If you posted a black square, I’m not telling you to take it down (though if you used the hashtag #blacklivesmatter on it, you may want to consider deleting the post so it doesn’t clog up searches for actual information and updates), or saying that you’re a bad person. You’re not going to be going on this anti-racism journey and making it out without committing a single blunder (least of all because there’s no single “right” way to go about it – there are so many different ways to participate). None of us are. And you know what’s great about anti-racism? You don’t have to have completed purging yourself of internalized racism before you start doing the work! No one’s asking you to be perfect: you’re being asked to show up and do the work, and continue doing the work.

Just a note that this is going to be a very image-heavy post, with many links to Instagram posts & videos alongside links to other resources from the web (articles & compilations), because you have the time to swipe through a few slides on an Instagram post. WordPress is being a bit glitchy so if the instagram post doesn’t show embedded, please click on the link. Do the work and show up in ways that make a difference, because you’ve probably all seen this quote by Desmond Tutu being shared far and wide, “If you are neutral in situations of injustice, you have chosen the side of the oppressor”. Similarly, Elie Wiesel: “Neutrality helps the oppressor, never the victim. Silence encourages the tormentor, never the tormented”. Patrice C. Washington’s video on Instagram is one that I think really illustrates the point and drives it home.

If you are neutral in situations of injustice, you have chosen the side of the oppressor. (Desmond Tutu)

Neutrality helps the oppressor, never the victim. Silence encourages the tormentor, never the tormented. (Elie Wiesel)

So posting a black square and performing the act of solidarity by silencing yourself (do you see the irony here) is NOT ENOUGH.*

Below the cut, you will find:

  1. Titles on Anti-racism that VPL owns, whether that’s a physical book (see our Curbside Pickup service), an e-book or e-audiobook, or a movie. Our staff have created Bibliocommons lists that I will link to below for all age groups: children, teens, and adults.
    • Alyssia has also posted a great discussion on how we need to focus not just on Black people’s trauma, but also pay attention to Black life and all that the joys and pains it comes with, so as not to define Black people by their personal/individual and intergenerational trauma.
  2. Anti-racism 101s. Most of these come from Instagram, which means that they are snappy and to the point, so if you don’t have enough time to go through an entire list of resources and full books, these can give you a good place to start. (I guess the irony is that the compilation that is this post is also a long list to filter through.)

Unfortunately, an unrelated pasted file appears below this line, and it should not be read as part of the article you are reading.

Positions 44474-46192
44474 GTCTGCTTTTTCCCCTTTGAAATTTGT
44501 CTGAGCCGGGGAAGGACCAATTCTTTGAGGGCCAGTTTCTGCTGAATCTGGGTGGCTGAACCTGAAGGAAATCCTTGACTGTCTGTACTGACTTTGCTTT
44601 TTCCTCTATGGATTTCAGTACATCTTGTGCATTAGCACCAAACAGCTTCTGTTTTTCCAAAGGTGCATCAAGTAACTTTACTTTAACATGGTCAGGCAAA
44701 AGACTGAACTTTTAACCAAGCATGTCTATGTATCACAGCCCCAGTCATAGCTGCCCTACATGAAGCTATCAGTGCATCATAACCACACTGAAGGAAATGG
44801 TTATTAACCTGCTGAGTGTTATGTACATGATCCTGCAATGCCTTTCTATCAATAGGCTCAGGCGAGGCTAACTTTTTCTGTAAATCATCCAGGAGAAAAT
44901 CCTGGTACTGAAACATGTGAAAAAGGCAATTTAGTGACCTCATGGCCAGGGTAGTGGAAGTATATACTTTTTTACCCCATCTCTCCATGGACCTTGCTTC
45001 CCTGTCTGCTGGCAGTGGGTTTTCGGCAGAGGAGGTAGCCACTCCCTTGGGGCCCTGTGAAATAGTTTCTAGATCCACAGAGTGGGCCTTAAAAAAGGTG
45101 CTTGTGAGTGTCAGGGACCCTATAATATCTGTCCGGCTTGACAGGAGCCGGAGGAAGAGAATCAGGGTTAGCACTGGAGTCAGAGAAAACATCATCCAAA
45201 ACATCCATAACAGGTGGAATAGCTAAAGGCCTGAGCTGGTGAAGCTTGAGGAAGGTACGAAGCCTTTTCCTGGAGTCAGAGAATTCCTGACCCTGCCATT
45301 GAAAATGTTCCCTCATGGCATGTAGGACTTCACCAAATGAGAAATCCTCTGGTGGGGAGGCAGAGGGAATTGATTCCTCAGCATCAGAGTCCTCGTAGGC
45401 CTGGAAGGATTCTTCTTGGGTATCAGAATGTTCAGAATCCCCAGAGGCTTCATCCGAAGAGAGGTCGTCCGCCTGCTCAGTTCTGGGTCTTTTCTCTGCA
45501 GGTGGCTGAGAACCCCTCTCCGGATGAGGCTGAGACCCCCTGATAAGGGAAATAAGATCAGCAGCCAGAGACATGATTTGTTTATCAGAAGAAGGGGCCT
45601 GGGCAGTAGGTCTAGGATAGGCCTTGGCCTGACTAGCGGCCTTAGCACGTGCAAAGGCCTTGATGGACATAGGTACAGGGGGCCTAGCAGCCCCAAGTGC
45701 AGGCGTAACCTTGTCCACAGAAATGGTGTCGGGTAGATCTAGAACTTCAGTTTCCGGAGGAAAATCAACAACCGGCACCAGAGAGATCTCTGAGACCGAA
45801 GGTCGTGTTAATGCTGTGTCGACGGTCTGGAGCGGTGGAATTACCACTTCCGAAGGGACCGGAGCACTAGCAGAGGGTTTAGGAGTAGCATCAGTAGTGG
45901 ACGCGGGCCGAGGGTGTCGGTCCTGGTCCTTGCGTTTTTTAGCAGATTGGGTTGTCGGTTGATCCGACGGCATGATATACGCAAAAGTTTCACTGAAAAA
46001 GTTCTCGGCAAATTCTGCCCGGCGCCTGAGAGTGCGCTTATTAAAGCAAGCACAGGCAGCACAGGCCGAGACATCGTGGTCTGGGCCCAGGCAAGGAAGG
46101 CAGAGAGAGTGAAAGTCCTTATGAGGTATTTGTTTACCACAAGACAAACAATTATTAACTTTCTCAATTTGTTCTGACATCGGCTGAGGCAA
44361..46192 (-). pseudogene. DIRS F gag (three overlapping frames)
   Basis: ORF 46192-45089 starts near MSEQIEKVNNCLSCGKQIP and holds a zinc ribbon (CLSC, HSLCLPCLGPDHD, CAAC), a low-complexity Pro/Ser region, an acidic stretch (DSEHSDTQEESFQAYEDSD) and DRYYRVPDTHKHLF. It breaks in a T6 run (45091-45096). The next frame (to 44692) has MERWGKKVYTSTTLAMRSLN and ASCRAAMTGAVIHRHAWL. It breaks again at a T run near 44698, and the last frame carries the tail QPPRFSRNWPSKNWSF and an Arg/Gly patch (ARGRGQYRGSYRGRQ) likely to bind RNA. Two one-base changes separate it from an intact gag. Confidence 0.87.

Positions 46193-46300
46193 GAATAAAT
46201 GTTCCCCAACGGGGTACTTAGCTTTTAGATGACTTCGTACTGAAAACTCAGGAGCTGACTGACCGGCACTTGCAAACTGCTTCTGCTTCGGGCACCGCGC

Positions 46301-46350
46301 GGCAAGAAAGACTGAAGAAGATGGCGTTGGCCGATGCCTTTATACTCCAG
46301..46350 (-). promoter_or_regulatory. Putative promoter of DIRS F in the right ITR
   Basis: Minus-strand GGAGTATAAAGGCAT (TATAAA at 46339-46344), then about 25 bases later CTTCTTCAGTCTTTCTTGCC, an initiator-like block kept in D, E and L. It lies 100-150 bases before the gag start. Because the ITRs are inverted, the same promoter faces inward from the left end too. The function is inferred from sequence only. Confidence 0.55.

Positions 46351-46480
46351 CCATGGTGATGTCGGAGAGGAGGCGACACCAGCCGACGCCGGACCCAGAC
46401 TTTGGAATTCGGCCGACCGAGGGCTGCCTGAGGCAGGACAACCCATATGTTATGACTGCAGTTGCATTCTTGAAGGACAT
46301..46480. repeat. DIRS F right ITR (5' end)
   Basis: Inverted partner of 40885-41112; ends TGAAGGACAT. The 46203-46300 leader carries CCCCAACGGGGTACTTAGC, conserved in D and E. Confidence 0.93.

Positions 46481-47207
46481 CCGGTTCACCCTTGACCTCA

• I’ll also be linking to guides & resources aimed at non-black POCs, because so much out there is aimed at white (and white-adjacent) people that it can feel like you’re not being seen or spoken to (YOU ARE.).
  3. Canadian Resources/Info/Links because it’s not just a States problem
  4. Reading and Watching Recommendations out in the world that may or may not be owned by VPL. These are going to be lists from outside sources, and I’m including them in part because we don’t have everything on the lists, but also because there are Netflix films on them that VPL doesn’t offer access to, that you might be able to watch on your own dime.

It’s going to be a long post because of all the embedded Instagram posts, but I’ll be labeling each category/heading clearly in larger text so you can scroll to what you want to find more easily. (Or just use ctrl+F.) Let’s get to it.

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Ode to Joy

if it makes you happy coverJust before I sat down to write this post, I watched an Instagram video by Brittany Packnett Cunningham regarding yesterday’s #BlackOutTuesday social media trend, which saw Instagram users post images of a black square in solidarity with the Black Lives Matter movement. In this video, Cunningham says to her fellow Black people, “Your happiness, or your joy or your frustration … people need to see all of these messages coming from Black people, because us being full human beings is in and of itself an act of resistance—our existence is resistant.” And this sentiment is really the core of what I want to share today. If you’re a white person, or even a non-Black POC, you may be wondering how to support the fight for racial equality specifically for Black communities around the world. Anti-blackness is a global problem; it might be the loudest in America, what with their endless spate of cop-instigated murders, but the fact is that worldwide, people of African descent are uniformly treated the worst. According to an article in The Guardian from 2019, “In today’s Brazil, black people are still treated as second-class citizens; while in India, students of African origin are persecuted. In South Africa, a majority black country, 72% of the country’s private farmland is owned by white people, who make up 9% of the population.” 

It’s clear we all have a lot of work to do to eradicate anti-blackness and work towards an antiracist society. But like any problem, you can’t fix it until you acknowledge it. And one of the greatest tools we have at our disposal is an abundance of resources to encourage thoughtful allyship. From these resources, we can not only learn about the grand, systemic forms of racism, but the smaller, everyday instances that we unconsciously play a part in. And we can learn, and listen, and grow together, for the better. In this post, the resources I want to highlight speak to another, quieter facet of racism that isn’t always acknowledged. I want to highlight the expression of joy